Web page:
WILLIAM HILLIARD, Portland Oregonian: Yes. Governor Reagan, the decline of our cities has been hastened by the continual rise in crime, strained race relations, the fall in the quality of public education, persistence of abnormal poverty in a rich nation, and a decline in the services to the public. The signs seem to point toward a deterioration that could lead to the establishment of a permanent underclass in the cities. What, specifically, would you do in the next four years to reverse this trend?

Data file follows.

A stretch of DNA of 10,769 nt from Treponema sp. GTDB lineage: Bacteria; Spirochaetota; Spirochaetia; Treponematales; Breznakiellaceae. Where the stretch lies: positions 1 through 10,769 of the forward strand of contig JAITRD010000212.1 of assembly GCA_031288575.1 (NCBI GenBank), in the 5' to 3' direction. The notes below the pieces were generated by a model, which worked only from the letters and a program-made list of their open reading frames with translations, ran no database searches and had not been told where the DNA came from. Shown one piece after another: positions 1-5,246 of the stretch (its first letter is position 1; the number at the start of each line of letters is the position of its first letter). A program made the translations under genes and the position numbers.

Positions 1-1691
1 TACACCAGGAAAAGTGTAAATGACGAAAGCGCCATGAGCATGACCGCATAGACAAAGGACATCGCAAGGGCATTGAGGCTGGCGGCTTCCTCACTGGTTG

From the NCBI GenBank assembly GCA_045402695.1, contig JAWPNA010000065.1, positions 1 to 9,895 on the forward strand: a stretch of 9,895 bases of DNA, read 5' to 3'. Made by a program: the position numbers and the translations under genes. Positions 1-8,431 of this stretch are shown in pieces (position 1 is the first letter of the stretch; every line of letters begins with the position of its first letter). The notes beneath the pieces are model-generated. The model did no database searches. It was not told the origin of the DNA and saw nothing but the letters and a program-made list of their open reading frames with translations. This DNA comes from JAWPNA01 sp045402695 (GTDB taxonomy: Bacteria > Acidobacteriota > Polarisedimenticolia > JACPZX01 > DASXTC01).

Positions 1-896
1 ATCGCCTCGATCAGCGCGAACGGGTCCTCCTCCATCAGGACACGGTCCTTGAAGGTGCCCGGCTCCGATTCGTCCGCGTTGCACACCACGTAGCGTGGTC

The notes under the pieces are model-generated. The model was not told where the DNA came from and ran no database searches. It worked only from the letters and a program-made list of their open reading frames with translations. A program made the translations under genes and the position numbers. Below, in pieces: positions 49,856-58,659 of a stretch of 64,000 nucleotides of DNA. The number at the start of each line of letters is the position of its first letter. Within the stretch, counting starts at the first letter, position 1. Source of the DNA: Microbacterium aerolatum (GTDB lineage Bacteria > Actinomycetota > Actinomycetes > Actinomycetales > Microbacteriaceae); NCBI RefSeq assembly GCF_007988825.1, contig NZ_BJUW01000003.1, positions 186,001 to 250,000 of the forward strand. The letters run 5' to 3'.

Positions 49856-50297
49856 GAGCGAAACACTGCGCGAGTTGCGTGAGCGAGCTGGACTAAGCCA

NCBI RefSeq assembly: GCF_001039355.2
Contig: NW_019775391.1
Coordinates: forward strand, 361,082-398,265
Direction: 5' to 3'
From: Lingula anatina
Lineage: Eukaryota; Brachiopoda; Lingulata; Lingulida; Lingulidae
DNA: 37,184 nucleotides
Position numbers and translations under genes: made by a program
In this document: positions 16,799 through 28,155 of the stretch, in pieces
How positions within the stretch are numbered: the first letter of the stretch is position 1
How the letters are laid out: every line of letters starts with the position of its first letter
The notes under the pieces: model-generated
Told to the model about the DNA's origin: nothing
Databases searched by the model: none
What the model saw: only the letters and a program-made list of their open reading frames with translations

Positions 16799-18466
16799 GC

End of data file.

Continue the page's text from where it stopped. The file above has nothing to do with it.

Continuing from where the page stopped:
MR. REAGAN: I have been talking to a number of Congressmen who have much the same idea that I have, and that is that in the inner city areas, that in cooperation with the local government and the national Government, and using tax incentives and with cooperating with the private sector, that we have development zones. Let the local entity, the city, declare this particular area, based on the standards of the percentage of people on welfare, unemployed, and so forth, in that area. And then, through tax incentives, induce the creation of businesses providing jobs and so forth in those areas. The elements of government through these tax incentives For example, a business that would not have, for a period of time, an increase in the property tax reflecting its development of the unused property that it was making wouldn't be any loss to the city because the city isn't getting any tax from that now. And there would simply be a delay, and on the other hand, many of the people who would then be given jobs are presently wards of the Government and it wouldn't hurt to give them a tax incentive, because they... that wouldn't be costing Government anything either. I think there are things to do in this regard. I stood in the South Bronx on the exact spot that President Carter stood on in 1977. You have to see it to believe it. It looks like a bombed-out city - great, gaunt skeletons of buildings. Windows smashed out, painted on one of them "Unkept promises;" on another, "Despair." And this was the spot at which President Carter had promised that he was going to bring in a vast program to rebuild this department. There are whole or this area there are whole blocks of land that are left bare, just bulldozed down flat. And nothing has been done, and they are now charging to take tourists there to see this terrible desolation. I talked to a man just briefly there who asked me one simple question: "Do I have reason to hope that I can someday take care of my family again? Nothing has been done."